Physical activity in the prevention of coronary heart disease: implications for the clinician

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Abstract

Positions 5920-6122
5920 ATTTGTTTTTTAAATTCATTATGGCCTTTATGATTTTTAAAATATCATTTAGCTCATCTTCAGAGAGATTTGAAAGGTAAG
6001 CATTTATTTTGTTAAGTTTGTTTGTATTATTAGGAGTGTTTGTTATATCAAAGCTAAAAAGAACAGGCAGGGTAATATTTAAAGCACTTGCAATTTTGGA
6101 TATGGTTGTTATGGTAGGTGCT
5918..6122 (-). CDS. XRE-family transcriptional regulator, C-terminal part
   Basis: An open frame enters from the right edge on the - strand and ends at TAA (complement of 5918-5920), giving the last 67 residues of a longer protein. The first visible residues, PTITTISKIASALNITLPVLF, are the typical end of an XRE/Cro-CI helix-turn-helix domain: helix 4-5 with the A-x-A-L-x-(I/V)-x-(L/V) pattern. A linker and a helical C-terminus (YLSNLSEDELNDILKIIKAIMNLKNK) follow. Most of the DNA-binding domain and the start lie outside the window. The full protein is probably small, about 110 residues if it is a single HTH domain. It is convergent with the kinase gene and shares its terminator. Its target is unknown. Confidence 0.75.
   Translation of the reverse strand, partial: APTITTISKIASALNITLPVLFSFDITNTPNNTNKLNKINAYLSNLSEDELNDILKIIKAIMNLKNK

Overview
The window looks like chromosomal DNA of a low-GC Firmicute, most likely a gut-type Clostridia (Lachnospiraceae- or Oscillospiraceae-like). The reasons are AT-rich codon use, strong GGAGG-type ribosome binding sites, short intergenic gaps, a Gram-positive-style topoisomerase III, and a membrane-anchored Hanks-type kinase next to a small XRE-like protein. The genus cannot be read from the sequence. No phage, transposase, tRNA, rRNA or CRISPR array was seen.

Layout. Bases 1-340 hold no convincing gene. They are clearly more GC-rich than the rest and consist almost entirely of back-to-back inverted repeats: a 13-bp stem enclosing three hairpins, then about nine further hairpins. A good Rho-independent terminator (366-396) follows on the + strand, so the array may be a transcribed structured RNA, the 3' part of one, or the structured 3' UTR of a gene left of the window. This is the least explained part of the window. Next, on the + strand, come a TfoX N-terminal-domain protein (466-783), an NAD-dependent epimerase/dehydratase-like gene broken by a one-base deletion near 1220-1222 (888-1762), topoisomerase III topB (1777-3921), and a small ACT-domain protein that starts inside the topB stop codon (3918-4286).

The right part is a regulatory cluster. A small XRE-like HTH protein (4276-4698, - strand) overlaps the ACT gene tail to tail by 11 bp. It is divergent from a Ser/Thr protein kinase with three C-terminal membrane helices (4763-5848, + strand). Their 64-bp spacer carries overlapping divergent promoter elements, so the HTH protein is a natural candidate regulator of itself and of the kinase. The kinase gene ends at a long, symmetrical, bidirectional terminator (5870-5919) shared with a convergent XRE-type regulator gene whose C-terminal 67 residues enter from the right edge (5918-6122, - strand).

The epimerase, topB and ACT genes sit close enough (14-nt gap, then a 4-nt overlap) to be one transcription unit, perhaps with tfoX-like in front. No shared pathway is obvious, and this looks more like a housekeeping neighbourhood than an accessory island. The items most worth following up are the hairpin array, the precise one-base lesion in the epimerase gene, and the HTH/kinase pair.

Cardiovascular disease (CVD) continues to be a leading cause of death worldwide. Because regular physical activity (PA) independently decreases the risk of coronary heart disease (CHD) while also having a positive, dose-related impact on other cardiovascular (CV) risk factors, it has increasingly become a focus of CHD prevention. Current guidelines recommend 30 min of moderate-intensity PA 5 days a week, but exercise regimens remain underused. PA adherence can be fostered with a multilevel approach that involves active individual participation, physician counselling and health coaching, community involvement, and policy change, with incorporation of cardiac rehabilitation for patients requiring secondary prevention. Viewing exercise quantity as a vital sign, prescribing PA like a medication, and using technology, such as smartphone applications, encourage a global shift in focus from CVD treatment to prevention. Community-wide, home-based and internet-based prevention initiatives may also offer a developing pool of resources that can be tapped into to promote education and PA compliance. This review summarises the underlying rationale, current guidelines for and recommendations to cultivate a comprehensive focus in the endorsement of PA in the primary and secondary prevention of CHD.

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